Preparation
Boiling
__Morgana__

So sweet that your fiancé is “helping” taste your teas. :-)

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83
1680 tasting notes

Eager to provide my gaiwan with a tea session (and to benefit myself from said exercise), I eagerly open the package of tea and breathe in the aroma of the dry leaves. The smell is decidedly subtle but not weak. Above all, it actually reminds me a bit of the smell of a Ti Kwan Yin, yet with marked difference. The floral aromas coming from the leaves are as far as that comparison goes. The leaves do not smell strongly vegetal, but they have a touch of sweetness. I hesitate to term it a fruitiness, but is almost as though the sweetness is partially (or wholly) apart from the floral notes. Light and bright are good descriptors.

After preheating my teaware, I rinse the leaves to begin to open their flavor and aromas more. Taking a whiff of the now-wet leaves in the gaiwan, I find it interesting that this high mountain oolong is even more floral than initially thought. Steeping the leaves for thirty seconds, the brew is eagerly poured from gaiwan to fairness pitcher to cup. My first sip is…unexpected! Now, I certainly mean this in a good way.

Based on the aromas that had been dancing from the dry and wet leaves, as well as the freshly steeped tea itself, I anticipated a light and perhaps sweet taste. What I got was bolder, a veritable flood of flavor across one’s mouth, yet it remained true to the original aromas.

The body of the taste is a certain floral greenness, yet not so green as to taste like one is drinking green tea. Natural sweetness laces the edges of the tea, but it seems that there is only enough sweetness to override any hints of astringency. Unsuspectingly, there are very few, if any, notes of creaminess about this oolong. The flavor is deep, though; my description making it sound far too simple. From sip to sip, it shows off a fully body of tastes, literally altering flavor as one sips, holds the tea in one’s mouth for a moment, and then swallows. This oolong has a mostly-green aftertaste. Hints of the floral profile stick around to remind the drinker of what they just experienced. It leaves one’s mouth feeling clean.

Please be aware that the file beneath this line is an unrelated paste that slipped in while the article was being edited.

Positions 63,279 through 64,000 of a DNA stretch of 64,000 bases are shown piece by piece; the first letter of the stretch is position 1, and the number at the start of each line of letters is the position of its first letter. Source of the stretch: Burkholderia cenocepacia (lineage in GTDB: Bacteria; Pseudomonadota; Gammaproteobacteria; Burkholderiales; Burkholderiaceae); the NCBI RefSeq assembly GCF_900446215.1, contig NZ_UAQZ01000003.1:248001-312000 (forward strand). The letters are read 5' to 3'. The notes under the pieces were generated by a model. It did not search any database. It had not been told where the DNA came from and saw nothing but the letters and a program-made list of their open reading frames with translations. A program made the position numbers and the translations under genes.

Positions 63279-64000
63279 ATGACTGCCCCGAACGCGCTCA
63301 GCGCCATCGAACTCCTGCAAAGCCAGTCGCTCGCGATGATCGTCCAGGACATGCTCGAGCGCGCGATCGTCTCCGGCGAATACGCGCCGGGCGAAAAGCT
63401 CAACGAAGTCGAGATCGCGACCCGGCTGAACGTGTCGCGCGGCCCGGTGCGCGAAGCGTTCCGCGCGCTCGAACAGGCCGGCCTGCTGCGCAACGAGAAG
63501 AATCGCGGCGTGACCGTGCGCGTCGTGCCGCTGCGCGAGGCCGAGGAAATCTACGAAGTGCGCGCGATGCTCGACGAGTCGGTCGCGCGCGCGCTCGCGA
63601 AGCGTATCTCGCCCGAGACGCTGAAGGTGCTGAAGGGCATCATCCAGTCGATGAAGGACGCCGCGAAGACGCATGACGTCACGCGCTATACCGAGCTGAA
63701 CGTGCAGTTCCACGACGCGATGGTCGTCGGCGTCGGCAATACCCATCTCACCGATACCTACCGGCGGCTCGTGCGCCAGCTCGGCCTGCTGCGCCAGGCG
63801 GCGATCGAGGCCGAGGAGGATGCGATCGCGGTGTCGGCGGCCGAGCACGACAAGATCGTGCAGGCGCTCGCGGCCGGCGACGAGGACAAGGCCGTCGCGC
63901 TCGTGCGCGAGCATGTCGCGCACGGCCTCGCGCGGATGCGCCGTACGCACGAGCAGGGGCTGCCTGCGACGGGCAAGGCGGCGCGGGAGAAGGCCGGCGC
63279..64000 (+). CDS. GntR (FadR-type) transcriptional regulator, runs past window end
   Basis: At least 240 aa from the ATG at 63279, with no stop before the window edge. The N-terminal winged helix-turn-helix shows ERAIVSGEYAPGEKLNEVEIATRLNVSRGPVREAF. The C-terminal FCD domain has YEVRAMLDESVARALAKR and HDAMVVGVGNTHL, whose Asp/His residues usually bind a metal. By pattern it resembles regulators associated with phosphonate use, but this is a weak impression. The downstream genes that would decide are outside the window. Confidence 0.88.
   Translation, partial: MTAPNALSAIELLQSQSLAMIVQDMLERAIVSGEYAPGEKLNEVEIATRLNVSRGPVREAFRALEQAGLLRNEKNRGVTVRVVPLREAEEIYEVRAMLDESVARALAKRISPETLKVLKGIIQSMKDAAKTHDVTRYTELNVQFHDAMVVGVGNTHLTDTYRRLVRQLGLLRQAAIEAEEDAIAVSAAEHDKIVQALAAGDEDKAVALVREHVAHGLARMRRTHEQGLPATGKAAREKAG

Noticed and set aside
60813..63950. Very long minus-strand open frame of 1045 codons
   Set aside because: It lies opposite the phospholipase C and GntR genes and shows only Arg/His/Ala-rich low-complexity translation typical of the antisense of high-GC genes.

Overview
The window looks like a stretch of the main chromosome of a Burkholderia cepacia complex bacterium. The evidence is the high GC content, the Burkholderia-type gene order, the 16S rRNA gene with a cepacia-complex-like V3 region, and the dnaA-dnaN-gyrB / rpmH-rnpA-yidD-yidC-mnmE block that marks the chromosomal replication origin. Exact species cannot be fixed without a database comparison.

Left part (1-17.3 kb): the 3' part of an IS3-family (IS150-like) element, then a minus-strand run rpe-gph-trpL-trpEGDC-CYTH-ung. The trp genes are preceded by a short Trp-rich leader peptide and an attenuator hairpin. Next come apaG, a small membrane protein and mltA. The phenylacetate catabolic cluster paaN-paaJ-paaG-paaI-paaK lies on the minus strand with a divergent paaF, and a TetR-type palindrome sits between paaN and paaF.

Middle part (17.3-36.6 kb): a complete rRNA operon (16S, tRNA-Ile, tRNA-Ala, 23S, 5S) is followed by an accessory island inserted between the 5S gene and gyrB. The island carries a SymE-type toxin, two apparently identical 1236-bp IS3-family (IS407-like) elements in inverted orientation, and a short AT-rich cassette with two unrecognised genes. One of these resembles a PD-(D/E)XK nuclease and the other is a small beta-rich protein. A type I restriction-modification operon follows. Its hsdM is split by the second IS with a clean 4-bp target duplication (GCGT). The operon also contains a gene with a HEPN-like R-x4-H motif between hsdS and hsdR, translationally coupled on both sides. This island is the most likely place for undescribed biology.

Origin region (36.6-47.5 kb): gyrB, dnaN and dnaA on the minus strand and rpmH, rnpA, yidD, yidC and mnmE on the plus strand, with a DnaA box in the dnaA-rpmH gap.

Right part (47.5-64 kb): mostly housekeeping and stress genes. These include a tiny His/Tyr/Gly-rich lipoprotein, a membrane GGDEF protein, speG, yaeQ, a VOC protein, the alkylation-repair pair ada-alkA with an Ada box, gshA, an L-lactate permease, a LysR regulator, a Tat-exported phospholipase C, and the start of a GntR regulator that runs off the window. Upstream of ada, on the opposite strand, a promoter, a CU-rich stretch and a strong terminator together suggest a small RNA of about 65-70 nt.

Over several more steepings, the flavors become more pronounced and a bit more bold in the green-area.

Despite the Teavivre description of their Taiwan High Mountain Oolong Tea being a beginner Taiwanese oolong, I think it is much, much more than that, eager and willing to show its complexities. I would definitely recommend giving this tea a try, and, unlike some of the teas that I recommend, I do not think that I shall say “if you like such-and-such a tea, give this oolong a try.” No, just give this oolong a try, unless you are adamantly opposed to floral oolongs. I think you will enjoy it. On my personal enjoyment scale, I rate this tea an 83/100.

Flavors: Flowers

Preparation
205 °F / 96 °C 0 min, 30 sec

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420 tasting notes

Sipdown (118)! I have definitely had this tea before, but I don’t see a previous note about it, so I guess I just forgot to log it last time. Anyway, this is a perfectly nice, light, floral green oolong. It is a bit weaker in flavor than other oolongs that I’ve had, so I don’t think this one would be a restock for me. However, I’m really enjoying it.

On a side note, I’ve found that lately all of my green oolongs have had this damp flavor to them. Not sure if that has always been there and I’m just becoming more sensitive to it or if I need to store them better or they’re just getting old (but they’re not THAT old!). Anyway, it’ll be interesting to see if this happens when I buy fresh tea. I hope not because oolongs are my favorite, and this damp-ish flavor is hindering my enjoyment a bit.

Edit: The steeped leaves are also really beautifully full when they’re unfurled.

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79
76 tasting notes

Light Oolong that is yellow in color and has a steamed vegetable aroma. The tea is light, it’s not too sweet, and it has a floral and steamed spinach taste. This tea is pretty good, but it does not stand out as anything special.

Preparation
205 °F / 96 °C